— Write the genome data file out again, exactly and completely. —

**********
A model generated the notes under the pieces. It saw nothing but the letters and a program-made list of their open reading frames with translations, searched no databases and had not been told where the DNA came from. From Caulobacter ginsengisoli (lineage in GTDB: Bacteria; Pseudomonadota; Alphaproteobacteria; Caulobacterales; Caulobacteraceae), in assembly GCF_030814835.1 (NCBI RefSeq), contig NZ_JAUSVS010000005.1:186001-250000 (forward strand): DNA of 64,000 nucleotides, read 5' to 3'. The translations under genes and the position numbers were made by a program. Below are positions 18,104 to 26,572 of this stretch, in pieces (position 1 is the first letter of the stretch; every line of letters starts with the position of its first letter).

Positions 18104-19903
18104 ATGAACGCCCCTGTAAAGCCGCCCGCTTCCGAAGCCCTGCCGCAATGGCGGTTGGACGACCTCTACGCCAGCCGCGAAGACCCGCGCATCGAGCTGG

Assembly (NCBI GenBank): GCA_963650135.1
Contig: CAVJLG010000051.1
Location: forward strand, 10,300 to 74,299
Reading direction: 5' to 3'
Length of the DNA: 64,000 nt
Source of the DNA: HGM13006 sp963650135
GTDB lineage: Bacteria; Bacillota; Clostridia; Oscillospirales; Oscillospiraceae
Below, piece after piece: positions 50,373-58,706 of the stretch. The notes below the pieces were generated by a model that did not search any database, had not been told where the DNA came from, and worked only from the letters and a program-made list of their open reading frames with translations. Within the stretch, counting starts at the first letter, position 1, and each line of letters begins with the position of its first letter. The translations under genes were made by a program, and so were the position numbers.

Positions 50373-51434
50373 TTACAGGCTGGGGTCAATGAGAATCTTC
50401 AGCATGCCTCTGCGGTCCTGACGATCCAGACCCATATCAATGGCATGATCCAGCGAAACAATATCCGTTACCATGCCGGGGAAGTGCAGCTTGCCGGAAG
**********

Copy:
A model generated the notes under the pieces. It saw nothing but the letters and a program-made list of their open reading frames with translations, searched no databases and had not been told where the DNA came from. From Caulobacter ginsengisoli (lineage in GTDB: Bacteria; Pseudomonadota; Alphaproteobacteria; Caulobacterales; Caulobacteraceae), in assembly GCF_030814835.1 (NCBI RefSeq), contig NZ_JAUSVS010000005.1:186001-250000 (forward strand): DNA of 64,000 nucleotides, read 5' to 3'. The translations under genes and the position numbers were made by a program. Below are positions 18,104 to 26,572 of this stretch, in pieces (position 1 is the first letter of the stretch; every line of letters starts with the position of its first letter).

Positions 18104-19903
18104 ATGAACGCCCCTGTAAAGCCGCCCGCTTCCGAAGCCCTGCCGCAATGGCGGTTGGACGACCTCTACGCCAGCCGCGAAGACCCGCGCATCGAGCTGG

Assembly (NCBI GenBank): GCA_963650135.1
Contig: CAVJLG010000051.1
Location: forward strand, 10,300 to 74,299
Reading direction: 5' to 3'
Length of the DNA: 64,000 nt
Source of the DNA: HGM13006 sp963650135
GTDB lineage: Bacteria; Bacillota; Clostridia; Oscillospirales; Oscillospiraceae
Below, piece after piece: positions 50,373-58,706 of the stretch. The notes below the pieces were generated by a model that did not search any database, had not been told where the DNA came from, and worked only from the letters and a program-made list of their open reading frames with translations. Within the stretch, counting starts at the first letter, position 1, and each line of letters begins with the position of its first letter. The translations under genes were made by a program, and so were the position numbers.

Positions 50373-51434
50373 TTACAGGCTGGGGTCAATGAGAATCTTC
50401 AGCATGCCTCTGCGGTCCTGACGATCCAGACCCATATCAATGGCATGATCCAGCGAAACAATATCCGTTACCATGCCGGGGAAGTGCAGCTTGCCGGAAG